I’d like to call up the concept of disability as something that everyone faces at one point or another in their lives. We all can’t physically do something we want to do at some point, whether it is due to pregnancy or a broken leg or arthritis or old age. I’d like to present disability as something people should be more accepting of rather than marginalizing because of the fact that disability is part of being human.
We live in a society that does help each other and has moved away from Darwinism in the sense that, in the animal world, a disabled animal is a target, it’s something that will die much faster than any other animal in its herd or its pack, and no one will help it. Everyone is focused on their own survival and a disabled creature is a liability to the whole pack if they all try and help it. With humans, we have created a different sort of society here where disabled people often live as long as other people. We do help each other. But I think its hard for us to do this, somewhere inside we are all still animals, and disability is often a social stigmata because its something no one wants to face or experiences for themselves.
Chistopher John Heuer has written a poem called Visible Scars, which details his desire for deafness to be as well-known and as the persecution of black people. Deaf people are just as marginalized as other minorities of America and in other countries, but we look just like everyone else and our language is silent. In many ways, the discrimination against us happens privately, but it’s understandable that Heuer wishes it were more public. I’ll read and sign his poem:
“In my dream the old black woman
said My but ain’t you an uppity nigger
for a white boy,
and threw a copy of the Americans with
Disabilities Act at my chest.
She said What whip were you ever under?
What land did you ever lose?
Then she showed me her back, tugging down
the heavy brown sweater that protected
her oppression. Her scars were black
in the way that skin visibly shudders
when ripped open, black in the way
that melanin reasserts itself in fury.
I reached for my ears but could not pull them off.
I felt in my ears but nothing was there.
I wished for scars like hers.
I wished to stand up and scream Look!
Look, look, look!
I wanted proof to show her, I wanted
centuries of songs to the Lord, I wished
for a hearing overseer
with a whip, I wished for rows of deaf men
in the cotton fields, signing in the sun.
I wished for the hearing man you could see,
so that I could point and shout
Look, look, look!
She said Don’t bring your anger here to me,
white boy, and pointed at the door.
I left the interview with a deaf man’s guilt,
Because I had no proof.”
Disability, for me, can often be frustrating to deal with (especially in groups of hearing people who are not trying to slow down their conversations, or who are trying to over compromise and slow things down so much that I can feel myself holding everyone back)…but if I was not gradually going deaf, I don’t believe my imagination would be as powerful and my writing wouldn’t be the same either.
I’ve learned to use my deafness as a way to reach out to people through both writing and art, as many other deaf and otherwise disabled artists have also done. I think its something everyone can use, regardless of how obviously disabled they are. Think of disabling emotions like fear, anxiety, paranoia, pain, depression…these are disabilities that begin in the mind or the heart but they can easily extend to our bodies… most people have these feelings at one point or another and as writers – we need to be able to tap into these universal human emotions in order to make our characters accessible. So in a sense, I feel that disability is the key to making a character we are writing about more human. It’s about making sure there is conflict in a story or a poem – because without some sort of tension, your reader isn’t going to be interested or feel connected to it. Disability becomes not just how we connect but WHY we connect.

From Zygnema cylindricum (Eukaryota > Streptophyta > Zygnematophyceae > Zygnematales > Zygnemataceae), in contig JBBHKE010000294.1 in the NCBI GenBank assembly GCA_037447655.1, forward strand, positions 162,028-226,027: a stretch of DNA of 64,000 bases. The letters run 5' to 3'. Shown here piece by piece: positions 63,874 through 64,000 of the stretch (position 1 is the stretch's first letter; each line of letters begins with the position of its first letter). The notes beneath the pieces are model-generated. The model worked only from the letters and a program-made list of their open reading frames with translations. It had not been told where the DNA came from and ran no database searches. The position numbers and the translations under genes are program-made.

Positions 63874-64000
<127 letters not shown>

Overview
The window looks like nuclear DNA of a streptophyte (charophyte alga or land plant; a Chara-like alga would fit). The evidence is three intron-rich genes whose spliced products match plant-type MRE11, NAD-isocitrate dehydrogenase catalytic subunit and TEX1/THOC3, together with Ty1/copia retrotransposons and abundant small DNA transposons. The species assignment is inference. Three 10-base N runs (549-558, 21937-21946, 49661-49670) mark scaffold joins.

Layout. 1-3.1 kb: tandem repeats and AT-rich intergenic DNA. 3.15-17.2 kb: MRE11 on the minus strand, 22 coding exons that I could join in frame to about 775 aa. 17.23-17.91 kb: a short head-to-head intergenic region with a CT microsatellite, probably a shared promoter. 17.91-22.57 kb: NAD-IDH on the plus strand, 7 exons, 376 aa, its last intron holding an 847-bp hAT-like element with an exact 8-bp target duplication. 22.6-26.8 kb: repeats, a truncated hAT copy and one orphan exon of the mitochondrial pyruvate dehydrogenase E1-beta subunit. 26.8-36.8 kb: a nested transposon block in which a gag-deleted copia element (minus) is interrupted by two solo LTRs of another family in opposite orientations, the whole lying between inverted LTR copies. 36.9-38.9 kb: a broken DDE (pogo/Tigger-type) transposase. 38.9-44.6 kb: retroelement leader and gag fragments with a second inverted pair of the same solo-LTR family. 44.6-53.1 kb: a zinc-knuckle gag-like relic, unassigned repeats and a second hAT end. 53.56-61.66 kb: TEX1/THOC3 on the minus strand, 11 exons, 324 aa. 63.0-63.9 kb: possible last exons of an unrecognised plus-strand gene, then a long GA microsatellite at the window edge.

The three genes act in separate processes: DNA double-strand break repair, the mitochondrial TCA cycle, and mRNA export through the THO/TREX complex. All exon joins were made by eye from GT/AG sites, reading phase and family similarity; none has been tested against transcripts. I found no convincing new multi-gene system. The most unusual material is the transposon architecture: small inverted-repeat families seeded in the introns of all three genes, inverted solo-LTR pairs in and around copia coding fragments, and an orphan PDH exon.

It’s only when you consider a person or character’s disabilities – the things they can’t do – that you are able to figure out what things they are able to do best and what might be the gift or lesson you can learn from their disabilities. Humans often find the strongest communities through the things that they struggle with – like deafness or blindness or depression, or addictions or writing – they come together in support and compassion for each other and are able to help each other really figure out what they can do and where their strengths are.
I’d like you all to consider your characters and fellow humans this way as you write and live. See someone’s disability – but also look past it to find their talents as well, and connect their strengths and weaknesses with your own. We aren’t whole without this balance of disability and ability.
John Lee Clark is a deaf/blind writer and he illustrates the beautiful community that Deafness, other disabilities, and writing, CAN PROVIDE if we are able to reach out and connect with other people. I’d like to read and sign this poem of his to you in closing:
I miss all of the long goodbyes
of my parent’s guests
taking their leave by not leaving
when it was time to go. Someone would sign
Better go home we but hours would pass
around our round table—
the bowls of our hands offering
confession after confession
assuring us that we are we—
before anyone stands up.
Then others, sighing, will stand up
slowly and slowly walk
through our house, pausing
where the walls offer stories,
reasons to stay longer
and touch more things with our hands.
I remember how long,
how wonderfully they stood
unwilling to open the front door,
signing away with warm faces
and hugging goodbye again
before going gently into the night.
My family would huddle to watch
their cars’ headlights roll away
but pause to flash in the Deaf way,
waving goodbye to our house.
How we children dashed inside
to light switches for our house
to wave back goodbye,
light to light bright in the night!
Now that I am grown
and have my own family, do come
for a visit but do not leave
when it is time to go. Sign, do sign
Better go home we and our hands
will make time go suddenly slow.”